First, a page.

Racial journalism in America: “retelling folk tales”

There have been many calls on blogs, journalism sites and various public speakers for more, not less, stories about the so-called Jena 6 (six Americans involved in an incident of noose-hanging then beatings). The issue struck me as not critical to Canadians especially just now, with so many other big issues here and around the world and a dearth of space and time. However today’s thoughtful essay in the New York Times about media coverage of the affair, “Racial Crisis? Or Just Rope in the Hands of Fools,” is I think relevant, and to everyone in modern media. An excerpt:

There are few historic moments as honored and ingrained in the American psyche as those from the civil rights struggles of the 1960s, but how much they translate to the current moment is far less clear. So maybe the product relaunch of the noose as an odious signifier of hate speech bespeaks something fundamentally askew in the national psyche.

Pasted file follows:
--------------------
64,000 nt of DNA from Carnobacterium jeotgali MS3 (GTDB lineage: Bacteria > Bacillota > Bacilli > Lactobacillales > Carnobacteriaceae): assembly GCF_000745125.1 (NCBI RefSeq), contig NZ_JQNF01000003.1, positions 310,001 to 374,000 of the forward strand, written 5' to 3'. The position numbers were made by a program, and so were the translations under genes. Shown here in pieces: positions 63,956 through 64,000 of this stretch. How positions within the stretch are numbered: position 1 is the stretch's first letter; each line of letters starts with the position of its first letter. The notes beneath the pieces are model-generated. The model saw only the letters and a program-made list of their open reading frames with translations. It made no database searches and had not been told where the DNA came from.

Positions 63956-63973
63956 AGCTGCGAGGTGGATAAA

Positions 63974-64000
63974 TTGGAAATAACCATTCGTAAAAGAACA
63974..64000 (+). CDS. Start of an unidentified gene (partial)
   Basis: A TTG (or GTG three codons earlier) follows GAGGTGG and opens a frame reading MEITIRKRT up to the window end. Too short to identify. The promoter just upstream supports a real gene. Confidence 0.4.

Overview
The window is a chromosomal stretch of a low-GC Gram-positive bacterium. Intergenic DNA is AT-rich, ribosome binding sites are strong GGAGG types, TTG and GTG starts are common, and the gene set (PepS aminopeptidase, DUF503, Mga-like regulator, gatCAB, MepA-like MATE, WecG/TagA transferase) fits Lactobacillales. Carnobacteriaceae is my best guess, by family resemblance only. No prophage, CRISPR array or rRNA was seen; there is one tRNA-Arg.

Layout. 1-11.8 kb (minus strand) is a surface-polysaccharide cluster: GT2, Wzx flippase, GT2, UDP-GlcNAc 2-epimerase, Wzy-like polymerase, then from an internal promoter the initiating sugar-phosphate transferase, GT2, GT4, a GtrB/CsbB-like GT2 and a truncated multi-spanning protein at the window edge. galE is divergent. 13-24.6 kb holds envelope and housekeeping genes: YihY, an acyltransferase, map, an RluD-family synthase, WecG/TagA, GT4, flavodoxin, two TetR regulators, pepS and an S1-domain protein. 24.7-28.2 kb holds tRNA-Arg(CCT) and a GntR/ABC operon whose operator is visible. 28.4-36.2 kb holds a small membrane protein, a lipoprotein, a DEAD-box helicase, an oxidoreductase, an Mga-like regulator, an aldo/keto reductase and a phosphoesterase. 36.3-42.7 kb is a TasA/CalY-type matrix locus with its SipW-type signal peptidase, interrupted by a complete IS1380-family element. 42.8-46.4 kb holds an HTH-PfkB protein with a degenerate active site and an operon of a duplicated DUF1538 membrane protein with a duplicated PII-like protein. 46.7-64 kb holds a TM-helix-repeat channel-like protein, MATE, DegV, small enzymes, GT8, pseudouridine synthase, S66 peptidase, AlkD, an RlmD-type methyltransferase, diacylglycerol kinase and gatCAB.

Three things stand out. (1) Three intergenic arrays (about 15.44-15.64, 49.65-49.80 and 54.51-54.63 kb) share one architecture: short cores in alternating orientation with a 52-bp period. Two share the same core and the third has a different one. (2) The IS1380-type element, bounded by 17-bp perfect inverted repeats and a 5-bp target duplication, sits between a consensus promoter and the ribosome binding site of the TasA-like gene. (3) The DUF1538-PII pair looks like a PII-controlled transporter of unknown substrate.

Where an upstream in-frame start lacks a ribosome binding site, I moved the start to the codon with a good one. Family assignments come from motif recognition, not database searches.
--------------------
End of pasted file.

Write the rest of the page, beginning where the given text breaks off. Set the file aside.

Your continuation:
And maybe it’s just the distorting mirror of the never-ending media cavalcade, where any moron with a Sharpie and a length of cord from Home Depot can make a statement heard round the world.

“One theory about media is that it’s not so much telling the news as it is retelling old folk tales,” said Tom Rosenstiel, director of the Project for Excellence in Journalism. “The idea should be to put facts in context, not to put them into familiar arrangements that reinforce old attitudes.”

See also Jena six case: What’s fact?